Tuesday, 1 December 2020

In Motion: United Strings of Europe's debut disc features three contemporary works alongside two classics in a strongly coloured programme

In Motion - Schubert, Hindson, Boccherini, Corrales, Farr; United Strings of Europe, Amalia Hall, Julian Azkoul; BIS

In Motion
- Schubert, Hindson, Boccherini, Corrales, Farr; United Strings of Europe, Amalia Hall, Julian Azkoul; BIS

Reviewed by Robert Hugill on 1 December 2020 Star rating: 3.5 (★★★½)
A lively young string ensemble's debut disc features a characterful programme with three contemporary works alongside two classics

United Strings of Europe is a lively young string ensemble directed by Anglo-Lebanese violinist Julian Azkoul. The group's debut disc, on BIS, features an eclectic mix with three contemporary works, Matthew Hindson's Malinga, Arturo Corrales' Señores, les voy a contar…, and Gareth Farr's Mondo Rondo alongside Schubert's Quartetsatz in C minor and Luigi Boccherini's Musica notturna delle strade di Madrid. The ensemble is joined by violinist Amalia Hall (soloist in the Hindson) and conductor Franck Fontcouberte, who conducts the Hindson and the Corrales; the remaining works are directed from the violin by Julian Azkoul.

We begin with Schubert's 1820 Quartetsatz, his first work for string quartet since his teenage years. The ensemble (number some 13 strings) make a stylish sound and whilst Julian Azkoul's arrangement for string orchestra does add weight to the work, the sound is not overly luxuriant and the work makes a striking opener.

It is followed by Australian composer Matthew Hindson's 2009/2011 work Maralinga for violin and string orchestra. It was commissioned in 2011 by the Australian Chamber Orchestra. The title is an Australian Aboriginal word, but in this context it refers to a place. One of the Australian desert locations where in the 1950s the Australian government allowed the British government to do secret nuclear testing,  without considering the welfare of the Aboriginal inhabitants and Australian service personnel at the test sites.

Hindson's work is intense and dramatic, with the solo violin often to the fore particularly in a series of rhapsodic passages. But it is not a showy, bravura piece and soloist Amalia Hall really brings out the strong textures of Hindson's writing, digging in deeply. There is also some brilliant string writing, and the work gradually develops a strong rhythmic impulse leading to an exciting climax. But the solo violin's tendency to the rhapsodic, to slow things down prevails and the whole dies at the end. I am unclear whether there is a direct narrative here, but Hindson has created a remarkably intense and stimulating work.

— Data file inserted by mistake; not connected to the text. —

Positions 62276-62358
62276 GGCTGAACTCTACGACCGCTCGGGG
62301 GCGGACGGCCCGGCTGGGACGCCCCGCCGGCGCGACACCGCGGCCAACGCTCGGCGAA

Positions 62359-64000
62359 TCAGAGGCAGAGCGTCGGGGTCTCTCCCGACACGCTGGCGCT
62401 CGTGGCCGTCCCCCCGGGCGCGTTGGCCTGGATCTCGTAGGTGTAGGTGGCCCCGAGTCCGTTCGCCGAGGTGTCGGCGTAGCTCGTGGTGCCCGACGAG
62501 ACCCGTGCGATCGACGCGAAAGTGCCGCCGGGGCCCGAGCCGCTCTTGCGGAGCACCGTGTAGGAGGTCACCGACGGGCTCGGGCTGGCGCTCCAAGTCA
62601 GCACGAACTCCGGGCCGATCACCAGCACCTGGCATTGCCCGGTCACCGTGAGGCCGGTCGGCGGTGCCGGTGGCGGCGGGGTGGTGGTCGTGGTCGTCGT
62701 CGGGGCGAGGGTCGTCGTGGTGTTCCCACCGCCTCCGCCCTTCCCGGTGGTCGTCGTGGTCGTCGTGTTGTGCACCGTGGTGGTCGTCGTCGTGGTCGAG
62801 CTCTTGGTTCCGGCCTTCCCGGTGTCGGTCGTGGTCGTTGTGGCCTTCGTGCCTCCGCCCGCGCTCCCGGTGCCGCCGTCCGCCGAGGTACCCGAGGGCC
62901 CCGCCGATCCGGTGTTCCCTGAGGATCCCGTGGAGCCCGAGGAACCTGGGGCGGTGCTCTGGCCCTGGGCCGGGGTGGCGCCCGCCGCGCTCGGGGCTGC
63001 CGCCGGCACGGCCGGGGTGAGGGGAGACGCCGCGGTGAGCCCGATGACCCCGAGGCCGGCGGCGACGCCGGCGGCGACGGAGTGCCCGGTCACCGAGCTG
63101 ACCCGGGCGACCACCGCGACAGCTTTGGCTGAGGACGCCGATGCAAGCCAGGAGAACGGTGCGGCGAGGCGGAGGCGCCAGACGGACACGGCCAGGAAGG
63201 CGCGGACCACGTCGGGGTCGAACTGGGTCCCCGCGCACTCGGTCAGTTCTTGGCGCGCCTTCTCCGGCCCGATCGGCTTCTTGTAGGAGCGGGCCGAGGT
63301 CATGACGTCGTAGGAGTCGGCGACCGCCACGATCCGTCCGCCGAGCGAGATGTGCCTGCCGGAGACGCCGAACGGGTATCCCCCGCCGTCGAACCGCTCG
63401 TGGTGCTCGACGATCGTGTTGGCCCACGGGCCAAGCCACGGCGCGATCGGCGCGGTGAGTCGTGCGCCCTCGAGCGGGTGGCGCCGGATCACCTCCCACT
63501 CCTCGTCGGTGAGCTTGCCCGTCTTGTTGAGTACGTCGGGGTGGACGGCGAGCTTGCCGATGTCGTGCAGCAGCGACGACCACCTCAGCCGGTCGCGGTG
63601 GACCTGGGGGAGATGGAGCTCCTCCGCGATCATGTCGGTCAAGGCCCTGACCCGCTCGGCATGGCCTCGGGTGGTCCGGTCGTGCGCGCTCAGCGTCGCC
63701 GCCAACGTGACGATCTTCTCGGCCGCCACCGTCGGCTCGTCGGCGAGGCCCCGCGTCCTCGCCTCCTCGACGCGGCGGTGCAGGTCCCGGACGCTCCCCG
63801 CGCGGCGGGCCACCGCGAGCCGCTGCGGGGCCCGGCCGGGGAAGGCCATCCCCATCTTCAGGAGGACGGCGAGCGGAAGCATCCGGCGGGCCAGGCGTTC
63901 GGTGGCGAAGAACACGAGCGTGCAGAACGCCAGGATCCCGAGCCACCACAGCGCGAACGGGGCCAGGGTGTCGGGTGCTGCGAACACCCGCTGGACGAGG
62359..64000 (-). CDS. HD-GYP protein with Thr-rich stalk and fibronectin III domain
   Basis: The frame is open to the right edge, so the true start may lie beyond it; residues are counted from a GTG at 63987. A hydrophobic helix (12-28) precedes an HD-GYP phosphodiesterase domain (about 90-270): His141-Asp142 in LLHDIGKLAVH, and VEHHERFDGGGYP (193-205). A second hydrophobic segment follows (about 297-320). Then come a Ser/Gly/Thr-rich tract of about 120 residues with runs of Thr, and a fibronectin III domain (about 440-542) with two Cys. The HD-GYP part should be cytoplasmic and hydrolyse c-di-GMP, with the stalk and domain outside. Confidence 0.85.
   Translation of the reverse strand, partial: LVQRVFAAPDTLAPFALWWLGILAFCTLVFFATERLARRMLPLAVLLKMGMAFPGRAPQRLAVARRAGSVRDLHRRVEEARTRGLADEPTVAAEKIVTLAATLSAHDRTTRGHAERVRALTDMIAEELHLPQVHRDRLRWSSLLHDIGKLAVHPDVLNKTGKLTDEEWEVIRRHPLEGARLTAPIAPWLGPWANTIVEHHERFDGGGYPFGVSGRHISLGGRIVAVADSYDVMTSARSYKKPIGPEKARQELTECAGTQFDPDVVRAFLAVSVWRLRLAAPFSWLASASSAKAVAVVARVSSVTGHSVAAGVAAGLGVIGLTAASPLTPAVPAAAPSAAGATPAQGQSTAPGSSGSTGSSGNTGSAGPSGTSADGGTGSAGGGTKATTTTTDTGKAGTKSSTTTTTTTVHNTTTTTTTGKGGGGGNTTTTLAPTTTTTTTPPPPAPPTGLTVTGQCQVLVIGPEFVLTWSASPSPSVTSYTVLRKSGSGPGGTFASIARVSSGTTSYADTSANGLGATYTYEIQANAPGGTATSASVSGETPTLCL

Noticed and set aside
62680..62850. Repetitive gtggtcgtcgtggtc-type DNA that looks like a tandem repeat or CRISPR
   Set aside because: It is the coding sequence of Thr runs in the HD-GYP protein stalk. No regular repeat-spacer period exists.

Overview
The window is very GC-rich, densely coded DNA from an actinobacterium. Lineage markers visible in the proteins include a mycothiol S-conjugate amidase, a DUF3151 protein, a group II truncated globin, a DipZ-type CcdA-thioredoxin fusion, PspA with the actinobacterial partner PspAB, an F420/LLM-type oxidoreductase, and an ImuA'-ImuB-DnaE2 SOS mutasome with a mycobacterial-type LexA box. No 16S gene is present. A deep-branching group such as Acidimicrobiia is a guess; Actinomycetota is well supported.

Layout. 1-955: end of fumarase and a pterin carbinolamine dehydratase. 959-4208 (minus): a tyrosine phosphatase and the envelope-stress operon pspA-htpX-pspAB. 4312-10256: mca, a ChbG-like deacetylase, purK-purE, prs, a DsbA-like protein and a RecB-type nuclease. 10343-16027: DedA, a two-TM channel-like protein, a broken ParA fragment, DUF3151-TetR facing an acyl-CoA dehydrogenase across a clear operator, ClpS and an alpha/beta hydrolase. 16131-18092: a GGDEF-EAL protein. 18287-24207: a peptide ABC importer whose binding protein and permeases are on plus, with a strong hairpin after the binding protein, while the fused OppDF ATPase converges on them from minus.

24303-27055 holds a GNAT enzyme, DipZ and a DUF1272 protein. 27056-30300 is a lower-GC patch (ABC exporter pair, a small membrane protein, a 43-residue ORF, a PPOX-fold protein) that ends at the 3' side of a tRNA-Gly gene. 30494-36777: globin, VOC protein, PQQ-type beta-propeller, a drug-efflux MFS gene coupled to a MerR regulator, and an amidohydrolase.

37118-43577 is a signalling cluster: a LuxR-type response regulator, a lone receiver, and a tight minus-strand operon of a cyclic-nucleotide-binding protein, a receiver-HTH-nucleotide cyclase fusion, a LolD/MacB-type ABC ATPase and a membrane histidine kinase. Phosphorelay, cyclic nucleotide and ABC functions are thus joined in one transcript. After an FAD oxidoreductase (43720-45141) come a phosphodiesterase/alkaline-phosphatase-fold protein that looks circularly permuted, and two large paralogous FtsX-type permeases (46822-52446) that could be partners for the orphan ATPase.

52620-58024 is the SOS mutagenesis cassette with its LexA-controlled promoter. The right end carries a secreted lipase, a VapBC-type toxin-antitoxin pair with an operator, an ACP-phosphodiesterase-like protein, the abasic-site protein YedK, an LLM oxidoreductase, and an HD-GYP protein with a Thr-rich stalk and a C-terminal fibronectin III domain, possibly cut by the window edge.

Azkoul and his ensemble then takes us back to 1780s Madrid with Luigi Boccherini's Musica notturna delle strade di Madrid (Night Music of the Streets of Madrid) a seven movement quintet in which Boccherini used the street-cries, popular song, religious processions and even the Night Watch to create a picture of night in Madrid. It was a work never published in Boccherini's lifetime, as he said that you needed to understand Madrid street life to play it, but its imaginative and characterful narrative have gained the work popularity in modern times. Azkoul and his ensemble are quite free with their version, often improvising and taking us from the 1780s into the 21st century. The result is vividly engaging, and a fine showcase for the ensemble. Heard live, it is probably a strongly dramatic experience, but on disc I think I would have preferred something a little closer in style to Boccherini's day, without the touches of Arab modes and bluegrass.

We move back to the 21st century for Señores, les voy a contar…, by the Salvadoran/Swiss composer Arturo Corrales. The work is inspired by the myths and stories told him by his grandmother, and he has based the work on a song that she used to sing. We begin with multiple string lines sliding towards and between each other. Corrales layers his work, so that to the opening texture more and more insistent rhythm is added until everything unwinds again. Lasting a little over five minutes, it is a highly effective and rather engaging piece.

The disc finishes with New Zealand composer Gareth Farr's Mondo Rondo. Written in 1997 for string quartet, this three movement work is performed in Azkoul's arrangement for string orchestra. Each movement title is word play, linked to the work's title, 'Mondo Rondo', 'Mumbo Jumbo', 'Mambo Rambo'. Each movement establishes its own strong, contrasting character and for all the playful titles this is full of brilliant string writing, allowing the players to show off their sense of ensemble and vivid characterisation.

This disc forms a fine showcase for a lively young ensemble and is particularly notable for the three contemporary works on the disc, all by composers who were new to me. The programme notes, largely by Julian Azkoul, introduce each of the works. The mixed programming is evidently typical of the group, they describe their approach as one of promoting new music and re-contextualising familiar repertoire. So, if you are interested in brilliant string playing, a terrific sense of ensemble and vibrant character then this is certainly the disc for you.

Franz Schubert (1797 - 1828), arr. Julian Azkoul - Quartetsatz, D703 (1820) [8:34]
Matthew Hindson (born 1968) - Maralinga (2009/2011) [13:29]
Luigi Boccherini (1743-1805), arr. Julian Azkoul - Musica notturna delle strade di Madrid [11:02]
Arturo Corales (born 1973) - Señores, les voy a contar… (2010) [5:05]
Gareth Farr (born 1968), arr. Julian Azkoul - Mondo Rondo (1997) [11:36]
Amalia Hall (violin)
United Strings of Europe
Julian Azkoul (director)
Franck Fontcouberte (conductor)
Recorded March 2020, Church of St Silas the Martyr, Kentish Town, London
BIS-2529 1 Hybrid SACD [50.44]

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